God's history (Was God the interactor)

From: George Murphy <gmurphy@raex.com>
Date: Sat Sep 03 2005 - 20:12:35 EDT

Dave -

I apologize for my mis-statement: I recognize that you hold the traditional Christian belief in the Incarnation. The problem from my standpoint is not that you dodge the question about the Incarnation itself but that you don't seem to want to take the Incarnation and its implications into account when speaking more generally about whether or not God can be involved with the world's temporality.

I'll repeat the point I've made previously several times: If the 2d Person of the Trinity became a participant in our universe of space and time then God has been involved in our time. The Incarnation is not an "external work of the Trinity" but something that takes place within our history. Since the history of Jesus of Nazareth is part of the inner life of God, God has a history.

I realize that there is a very long history (!) of Christian theologians and philosophers who try to figure out ways to affirm the Incarnation while at the same time saying that it really didn't affect God in God's own being but that represents an unfortunate surrender (albeit an unconscious one) to Greek philosophy with its notion of the priority of being over becoming. The central Christian claims of the Incarnation and Trinity and their implications, which are supposed to be the answers to fundamental human questions, then become problems which have to be solved in terms of an alien metaphysic.

Instead we should start with the Incarnation, which shows that God is not to be understood as an unchanging "substance" or "nature." Being is not superior to becoming. Juengel expressed it very well in the title of his book on the Trinity, Gottes Sein ist im Werden - "God's Being is in Becoming." (Unfortunately the English translation was given the banal title Karl Barth's Doctrine of the Trinity!) Indeed, how could we speak of God as "the living God" if God were unchanging?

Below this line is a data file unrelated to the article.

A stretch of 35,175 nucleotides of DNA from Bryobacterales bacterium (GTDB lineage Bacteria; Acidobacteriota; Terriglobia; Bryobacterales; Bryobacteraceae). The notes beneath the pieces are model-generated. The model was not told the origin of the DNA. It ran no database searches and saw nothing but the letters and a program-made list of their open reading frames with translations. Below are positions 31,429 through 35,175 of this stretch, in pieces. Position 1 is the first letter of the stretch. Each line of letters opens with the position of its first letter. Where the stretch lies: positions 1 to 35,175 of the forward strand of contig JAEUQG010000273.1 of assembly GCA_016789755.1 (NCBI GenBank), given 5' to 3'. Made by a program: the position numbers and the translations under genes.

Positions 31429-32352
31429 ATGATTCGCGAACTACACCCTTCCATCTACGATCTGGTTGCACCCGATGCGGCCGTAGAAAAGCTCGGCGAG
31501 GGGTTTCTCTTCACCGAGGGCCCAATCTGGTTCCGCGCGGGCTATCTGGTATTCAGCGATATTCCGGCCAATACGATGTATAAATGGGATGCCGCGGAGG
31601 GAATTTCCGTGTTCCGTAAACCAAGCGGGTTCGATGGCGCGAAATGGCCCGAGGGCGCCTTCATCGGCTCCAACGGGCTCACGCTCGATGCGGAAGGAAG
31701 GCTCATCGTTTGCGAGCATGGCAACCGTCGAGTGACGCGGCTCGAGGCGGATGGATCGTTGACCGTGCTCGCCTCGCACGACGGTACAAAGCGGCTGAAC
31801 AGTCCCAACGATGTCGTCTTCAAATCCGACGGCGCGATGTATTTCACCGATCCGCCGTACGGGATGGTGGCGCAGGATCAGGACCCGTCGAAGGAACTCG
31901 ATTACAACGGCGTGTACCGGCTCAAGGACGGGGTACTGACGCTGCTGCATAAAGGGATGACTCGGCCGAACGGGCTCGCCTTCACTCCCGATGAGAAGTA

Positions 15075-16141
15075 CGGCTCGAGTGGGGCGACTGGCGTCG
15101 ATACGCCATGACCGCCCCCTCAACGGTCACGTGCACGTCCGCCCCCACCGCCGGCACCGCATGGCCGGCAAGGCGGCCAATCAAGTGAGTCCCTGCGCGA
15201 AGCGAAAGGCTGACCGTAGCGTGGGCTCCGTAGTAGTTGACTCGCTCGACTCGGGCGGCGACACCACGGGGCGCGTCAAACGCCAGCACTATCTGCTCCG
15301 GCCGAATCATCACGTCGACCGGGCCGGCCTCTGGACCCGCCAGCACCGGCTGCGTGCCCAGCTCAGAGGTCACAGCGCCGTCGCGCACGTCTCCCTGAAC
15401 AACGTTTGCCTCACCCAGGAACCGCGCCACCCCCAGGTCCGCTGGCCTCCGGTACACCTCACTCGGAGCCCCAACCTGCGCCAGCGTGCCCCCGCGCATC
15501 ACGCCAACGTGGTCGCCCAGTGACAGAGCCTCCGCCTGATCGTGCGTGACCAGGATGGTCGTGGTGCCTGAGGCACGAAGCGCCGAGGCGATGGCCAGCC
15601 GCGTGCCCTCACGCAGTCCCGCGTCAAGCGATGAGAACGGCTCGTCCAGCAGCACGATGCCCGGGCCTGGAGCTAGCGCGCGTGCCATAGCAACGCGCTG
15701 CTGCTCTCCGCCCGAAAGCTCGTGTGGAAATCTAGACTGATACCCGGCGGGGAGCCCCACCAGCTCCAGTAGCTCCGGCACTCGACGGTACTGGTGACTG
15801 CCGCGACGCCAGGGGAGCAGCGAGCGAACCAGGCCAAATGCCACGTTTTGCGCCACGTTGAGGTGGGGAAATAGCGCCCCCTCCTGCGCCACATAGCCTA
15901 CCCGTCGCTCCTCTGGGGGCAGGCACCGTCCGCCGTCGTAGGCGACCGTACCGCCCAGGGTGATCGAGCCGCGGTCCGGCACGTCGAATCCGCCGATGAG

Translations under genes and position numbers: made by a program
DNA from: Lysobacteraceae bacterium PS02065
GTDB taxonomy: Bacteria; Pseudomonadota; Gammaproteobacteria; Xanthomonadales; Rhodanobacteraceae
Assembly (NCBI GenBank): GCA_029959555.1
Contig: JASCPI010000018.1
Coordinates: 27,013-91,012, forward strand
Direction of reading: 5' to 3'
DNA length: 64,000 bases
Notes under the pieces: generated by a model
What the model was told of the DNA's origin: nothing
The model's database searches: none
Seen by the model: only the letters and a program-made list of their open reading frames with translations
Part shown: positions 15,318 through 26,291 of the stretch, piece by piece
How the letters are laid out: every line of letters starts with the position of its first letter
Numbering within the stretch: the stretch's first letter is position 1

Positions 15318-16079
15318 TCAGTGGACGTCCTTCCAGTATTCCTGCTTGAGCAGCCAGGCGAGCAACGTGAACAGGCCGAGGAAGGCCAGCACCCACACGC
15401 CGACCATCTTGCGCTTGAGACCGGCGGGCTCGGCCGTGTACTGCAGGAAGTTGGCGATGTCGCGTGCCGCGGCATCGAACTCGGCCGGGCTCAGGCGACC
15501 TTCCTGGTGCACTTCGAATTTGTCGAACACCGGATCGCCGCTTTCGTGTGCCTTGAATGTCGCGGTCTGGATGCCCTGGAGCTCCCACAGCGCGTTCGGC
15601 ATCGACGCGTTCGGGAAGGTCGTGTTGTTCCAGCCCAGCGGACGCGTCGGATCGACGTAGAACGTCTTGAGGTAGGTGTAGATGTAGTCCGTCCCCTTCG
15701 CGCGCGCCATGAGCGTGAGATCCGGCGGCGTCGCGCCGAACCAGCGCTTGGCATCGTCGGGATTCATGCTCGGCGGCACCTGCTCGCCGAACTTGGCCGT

----- Original Message -----
  From: D. F. Siemens, Jr.
  To: gmurphy@raex.com
  Cc: williamehamiltonjr@yahoo.com ; asa@lists.calvin.edu ; dfwinterstein@msn.com
  Sent: Friday, September 02, 2005 11:58 PM
  Subject: Re: God the interactor (was God the tinkerer)

  I'm trying to figure what I have dodged. In previous messages I have included:
  30 Aug.
   It is obvious that the Redeemer entered time, becoming human.

  25 Aug.
   I've encountered philosophers who argued that Christianity is nonsensical because it is impossible for the eternal to join the temporal. They are right if the union is simple, but scripture declares that the eternal Son emptied himself to take on the form of a servant. I cannot imagine a mechanism whereby divine and human spirit become one, but there is abundant evidence that Jesus of Nazareth was uniquely special while on earth.

  23 Aug.
  I have not been shown that a strict orthodox theology is inconsistent. I contend that there are usually subtle inconsistencies in positions that vary from orthodoxy.

  Further, as a member of ASA for well over 40 years, I have subscribed to the statement of faith as it was and as it is. I affirm the ecumenical creeds and the Apostles' Creed. Yes, the Word became flesh. Jesus of Nazareth is the incarnate God.

  Is this now enough?

  On Fri, 2 Sep 2005 15:21:47 -0400 "George Murphy" <gmurphy@raex.com> writes:
    Dave -

    You continue to dodge the crucial question: Did one of the persons of the Trinity, who shares the divine nature, actually become a participant in our space-time universe in the Incarnation? If your answer is "Yes" then we can go on to deal with the questions you pose and at some point may have to throw up our hands and say "I don't know." If your answer is "No" then I think we have a serious theological disagreement.

Received on Sat Sep 3 20:18:02 2005

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